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They were alone together in the chapel, to which her mother did not object when its purpose was explained to her.
How often I have seen him draw his dark brows together, fix his eyes upon some object on the wall or a figure in the carpet, and then flash into the lamplight the very image that was in his brain.
As each nation of the Indians had its language or its dialect, they usually gave different names to the same places, though nearly all of their appellations were descriptive of the object.
On the seventh day of February, as I was hunting, to procure meat for the company, I met with a party of one hundred and two Indians, and two Frenchmen, on their march against Boonsborough, that place being particularly the object of the enemy.
Looking at him merely as an animal -- and there was very little else to look at -- he was a most satisfactory object, from the thorough healthfulness and wholesomeness of his system, and his capacity, at that extreme age, to enjoy all, or nearly all, the delights which he had ever aimed at or conceived of.
Then there was the parting from every familiar object,--the place where she had grown up, the trees under which she had played, the groves where she had walked many an evening in happier days, by the side of her young husband,--everything, as it lay in the clear, frosty starlight, seemed to speak reproachfully to her, and ask her whither could she go from a home like that?
The power confided to me will be used to hold, occupy, and possess the property and places belonging to the government, and to collect the duties and imposts; but beyond what may be necessary for these objects, there will be no invasion, no using of force against or among the people anywhere.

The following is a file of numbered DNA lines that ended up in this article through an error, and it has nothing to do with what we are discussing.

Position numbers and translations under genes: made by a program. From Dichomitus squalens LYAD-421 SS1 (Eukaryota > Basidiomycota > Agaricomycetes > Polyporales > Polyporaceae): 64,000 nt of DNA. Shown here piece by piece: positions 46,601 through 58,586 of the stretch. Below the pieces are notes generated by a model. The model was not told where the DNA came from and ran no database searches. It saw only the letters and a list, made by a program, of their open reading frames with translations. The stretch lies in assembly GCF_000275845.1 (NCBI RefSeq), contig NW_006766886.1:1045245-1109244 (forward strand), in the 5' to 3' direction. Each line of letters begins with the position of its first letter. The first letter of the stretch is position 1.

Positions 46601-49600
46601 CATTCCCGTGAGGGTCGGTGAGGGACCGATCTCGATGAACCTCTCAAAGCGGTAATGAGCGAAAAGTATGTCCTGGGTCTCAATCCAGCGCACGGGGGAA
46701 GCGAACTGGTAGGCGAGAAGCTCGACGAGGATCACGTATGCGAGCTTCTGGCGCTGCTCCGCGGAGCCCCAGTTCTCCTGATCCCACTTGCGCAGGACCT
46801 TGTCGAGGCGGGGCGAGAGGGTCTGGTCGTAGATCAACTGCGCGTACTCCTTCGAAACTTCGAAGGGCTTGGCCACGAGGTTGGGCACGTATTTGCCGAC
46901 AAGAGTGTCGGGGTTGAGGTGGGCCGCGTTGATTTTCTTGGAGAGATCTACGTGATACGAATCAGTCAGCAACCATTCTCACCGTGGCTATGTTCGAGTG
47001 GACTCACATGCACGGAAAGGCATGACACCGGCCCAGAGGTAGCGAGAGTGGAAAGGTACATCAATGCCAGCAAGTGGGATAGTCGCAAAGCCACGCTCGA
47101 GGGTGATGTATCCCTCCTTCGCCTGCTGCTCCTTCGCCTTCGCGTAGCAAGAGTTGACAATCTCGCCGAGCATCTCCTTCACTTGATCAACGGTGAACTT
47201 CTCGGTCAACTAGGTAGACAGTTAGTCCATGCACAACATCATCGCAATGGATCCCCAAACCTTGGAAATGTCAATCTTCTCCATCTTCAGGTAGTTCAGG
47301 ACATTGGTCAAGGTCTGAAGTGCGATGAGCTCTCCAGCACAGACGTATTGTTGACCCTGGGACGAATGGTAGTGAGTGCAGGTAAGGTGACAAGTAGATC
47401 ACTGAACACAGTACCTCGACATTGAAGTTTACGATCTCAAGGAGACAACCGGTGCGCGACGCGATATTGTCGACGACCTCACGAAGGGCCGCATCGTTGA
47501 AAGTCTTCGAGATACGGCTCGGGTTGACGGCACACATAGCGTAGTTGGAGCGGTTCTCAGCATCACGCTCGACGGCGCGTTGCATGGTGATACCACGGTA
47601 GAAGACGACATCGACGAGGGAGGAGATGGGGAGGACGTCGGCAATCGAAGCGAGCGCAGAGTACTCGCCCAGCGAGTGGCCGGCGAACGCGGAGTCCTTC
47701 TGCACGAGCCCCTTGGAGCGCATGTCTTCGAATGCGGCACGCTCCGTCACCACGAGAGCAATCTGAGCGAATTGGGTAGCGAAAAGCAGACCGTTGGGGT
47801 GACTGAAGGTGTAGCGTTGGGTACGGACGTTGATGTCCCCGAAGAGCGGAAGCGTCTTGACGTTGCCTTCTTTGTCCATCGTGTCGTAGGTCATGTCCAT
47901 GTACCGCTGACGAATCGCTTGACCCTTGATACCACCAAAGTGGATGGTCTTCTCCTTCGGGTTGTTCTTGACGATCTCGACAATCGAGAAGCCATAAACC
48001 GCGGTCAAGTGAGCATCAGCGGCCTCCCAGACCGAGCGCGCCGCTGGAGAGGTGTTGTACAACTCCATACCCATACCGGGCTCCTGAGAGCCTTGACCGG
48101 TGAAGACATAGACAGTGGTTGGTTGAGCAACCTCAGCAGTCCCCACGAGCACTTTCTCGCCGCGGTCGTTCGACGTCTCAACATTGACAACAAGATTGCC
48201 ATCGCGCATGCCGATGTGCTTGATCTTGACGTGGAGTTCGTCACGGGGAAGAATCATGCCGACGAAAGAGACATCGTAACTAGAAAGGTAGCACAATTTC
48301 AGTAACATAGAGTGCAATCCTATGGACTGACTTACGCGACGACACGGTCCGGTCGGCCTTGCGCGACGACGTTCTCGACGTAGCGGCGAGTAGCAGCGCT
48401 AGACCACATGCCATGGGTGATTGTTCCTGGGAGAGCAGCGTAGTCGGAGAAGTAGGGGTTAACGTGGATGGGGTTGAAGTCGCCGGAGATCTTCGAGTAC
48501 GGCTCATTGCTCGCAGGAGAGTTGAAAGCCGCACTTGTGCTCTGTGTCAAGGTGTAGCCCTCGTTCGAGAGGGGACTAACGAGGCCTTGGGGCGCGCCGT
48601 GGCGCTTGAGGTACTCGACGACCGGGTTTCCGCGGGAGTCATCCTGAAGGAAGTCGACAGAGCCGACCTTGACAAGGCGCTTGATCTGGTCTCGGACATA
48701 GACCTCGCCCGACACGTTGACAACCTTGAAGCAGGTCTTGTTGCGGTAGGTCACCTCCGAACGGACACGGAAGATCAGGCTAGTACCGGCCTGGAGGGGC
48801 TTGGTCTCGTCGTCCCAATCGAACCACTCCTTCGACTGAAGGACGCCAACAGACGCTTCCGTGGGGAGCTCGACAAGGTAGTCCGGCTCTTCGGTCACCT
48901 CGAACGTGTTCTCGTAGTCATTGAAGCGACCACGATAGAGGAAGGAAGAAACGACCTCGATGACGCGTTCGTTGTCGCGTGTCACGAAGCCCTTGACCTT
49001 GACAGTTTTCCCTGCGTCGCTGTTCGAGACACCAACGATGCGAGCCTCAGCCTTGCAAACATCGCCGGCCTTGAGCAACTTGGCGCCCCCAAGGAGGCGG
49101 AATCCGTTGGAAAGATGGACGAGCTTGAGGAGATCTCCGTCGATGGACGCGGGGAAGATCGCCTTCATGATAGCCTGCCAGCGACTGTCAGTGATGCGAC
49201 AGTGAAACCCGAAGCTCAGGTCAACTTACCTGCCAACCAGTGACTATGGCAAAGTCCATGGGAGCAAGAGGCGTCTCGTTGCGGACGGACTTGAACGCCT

The third, to conduct my thoughts in such order that, by commencing with objects the simplest and easiest to know, I might ascend by little and little, and, as it were, step by step, to the knowledge of the more complex; assigning in thought a certain order even to those objects which in their own nature do not stand in a relation of antecedence and sequence.
By multipying the means of gratification, by promoting the introduction and circulation of the precious metals, those darling objects of human avarice and enterprise, it serves to vivify and invigorate the channels of industry, and to make them flow with greater activity and copiousness.
Every man will be sensible of this difficulty, in proportion as he has been accustomed to contemplate and discriminate objects extensive and complicated in their nature.
Since the objects of imitation are men in action, and these men must be either of a higher or a lower type (for moral character mainly answers to these divisions, goodness and badness being the distinguishing marks of moral differences), it follows that we must represent men either as better than in real life, or as worse, or as they are.
The object of knowledge would appear to exist before knowledge itself, for it is usually the case that we acquire knowledge of objects already existing; it would be difficult, if not impossible, to find a branch of knowledge the beginning of the existence of which was contemporaneous with that of its object.